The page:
“There’s more room to manoeuvre in Elberel’s glass bottle, before the Mongolian contortionist has begun to emerge, than there is space left in Cirque Berserk’s running order.”
A duck walks into a bar and asks the barman for a pint of lager tops and a packet of sweet chilli and lemongrass crisps. “You’re a duck!” exclaims the barman, “And you can talk. That’s amazing.” “Yeah,” the duck says looking surprised, “I’ve just started work on the building site round the corner.” “Listen, friend,” muses the barman, “one of my regulars is a circus ringmaster. You need to talk to him. He is bound to have a job for you.” “Ringmaster of a circus,” considers the duck, stroking his bill, “with clowns and acrobats and the flying trapeze all in a big top made of canvas?” “That’s right,” says the bar encouragingly. The duck looks totally lost. “What would he need a plaster for?”
I was taught that one by an auld American EdFringe pal on the day I was formally inducted into the and International Patriarchy of Assorted Punsters, a secretive confraternity of dads dedicated to absolute control of global affairs and the telling of jokes that make you groan. “The trick,” my Yankee proposer assured me, “to telling the ‘duck walks into a pub’ story is to mess with the details. It’s never getting stale if you change the type of drink and the type of crisps to suit the occasion.” From that conversation, I took away a greater appreciation of how the American stand-up and storyteller went about his craft, about how only the truly great masters of their art can work to a formula without ever becoming formulaic.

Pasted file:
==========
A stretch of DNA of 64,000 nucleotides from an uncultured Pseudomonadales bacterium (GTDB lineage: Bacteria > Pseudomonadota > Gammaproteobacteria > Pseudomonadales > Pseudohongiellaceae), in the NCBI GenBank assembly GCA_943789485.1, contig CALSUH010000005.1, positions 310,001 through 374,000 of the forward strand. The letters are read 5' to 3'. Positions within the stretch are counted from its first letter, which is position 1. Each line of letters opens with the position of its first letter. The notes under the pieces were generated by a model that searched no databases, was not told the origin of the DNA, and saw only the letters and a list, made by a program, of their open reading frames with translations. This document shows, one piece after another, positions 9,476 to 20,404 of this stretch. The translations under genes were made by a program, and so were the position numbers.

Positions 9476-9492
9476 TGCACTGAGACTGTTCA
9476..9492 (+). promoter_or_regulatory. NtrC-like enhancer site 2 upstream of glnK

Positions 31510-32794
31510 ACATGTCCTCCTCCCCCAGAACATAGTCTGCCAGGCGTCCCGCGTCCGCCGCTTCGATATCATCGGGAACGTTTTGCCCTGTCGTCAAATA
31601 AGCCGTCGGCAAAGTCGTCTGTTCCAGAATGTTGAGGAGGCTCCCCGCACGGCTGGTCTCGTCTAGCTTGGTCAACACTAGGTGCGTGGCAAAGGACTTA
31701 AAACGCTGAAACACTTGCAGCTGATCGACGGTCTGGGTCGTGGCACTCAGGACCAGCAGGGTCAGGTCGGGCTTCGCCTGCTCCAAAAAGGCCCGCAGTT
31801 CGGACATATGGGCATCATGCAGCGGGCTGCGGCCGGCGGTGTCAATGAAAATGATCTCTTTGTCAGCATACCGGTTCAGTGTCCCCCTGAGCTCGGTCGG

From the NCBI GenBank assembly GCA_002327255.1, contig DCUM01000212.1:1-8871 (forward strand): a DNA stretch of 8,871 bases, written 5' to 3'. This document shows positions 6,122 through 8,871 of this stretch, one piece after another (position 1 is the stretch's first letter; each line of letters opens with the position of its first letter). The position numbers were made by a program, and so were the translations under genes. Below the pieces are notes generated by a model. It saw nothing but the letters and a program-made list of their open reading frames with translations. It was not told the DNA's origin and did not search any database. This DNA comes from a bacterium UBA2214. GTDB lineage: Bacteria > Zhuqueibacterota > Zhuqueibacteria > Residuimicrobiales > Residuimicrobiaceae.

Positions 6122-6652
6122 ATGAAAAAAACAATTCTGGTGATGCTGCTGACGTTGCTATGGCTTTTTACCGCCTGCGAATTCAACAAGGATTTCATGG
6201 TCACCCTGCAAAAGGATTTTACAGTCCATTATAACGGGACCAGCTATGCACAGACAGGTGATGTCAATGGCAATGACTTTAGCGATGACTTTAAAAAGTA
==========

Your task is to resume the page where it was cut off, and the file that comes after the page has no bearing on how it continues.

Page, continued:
Julius Green, Cirque Berserk’s Creative Director, as well as Martin Burton, the Founder and Producer, have cooked up a formula that always sells out without ever selling out. Cirque Berserk is an international amalgamation of talent. “A non-stop smorgasbord of more than thirty different circus skills,” according to the programme, featuring performers “from as far afield as Kenya, Cuba, Mongolia, Brazil, Bulgaria, the Czech Republic, France, and even the UK!” The aim is to, “combine the centuries-old skills and traditions of the touring circus troupe with a contemporary approach to staging.”
“Was that really only an hour?” I wonder in astonishment as we shuffle towards the exit, the slowest anyone has moved in in the Lennox Theatre in what seems like a lifetime. Of all the superhuman feats achieved packing that much into the preceding 60mins has to be one of the most remarkable. There’s more room to manoeuvre in Elberel’s glass bottle, before the Mongolian contortionist has begun to emerge, than there is space left in Cirque Berserk’s running order. And all of it is as much on target as the arrows she fires with her feet.
The Timbuktu Tumblers are definitely who you would call upon to help steal the world’s largest cubic zirconia from the Springfield Museum. For me, they represent the essence and the core of the Cirque Berserk experience. Human pyramids, jumping through hoops, limbo with fire – Acrobatics is probably an art form as ancient as painting pictures of bison and woolly mammoths on cave walls. It has been a part of the human experience since before there were streets to perform in. And yet, The Timbuktu Tumblers – who also provide much of the staging sinews as the later acts come on and off – feel as immediate and authentic as a tumbler of mature single malt as they distil the history, skill, and precision required to make a measure of great art seem artless and straightforward.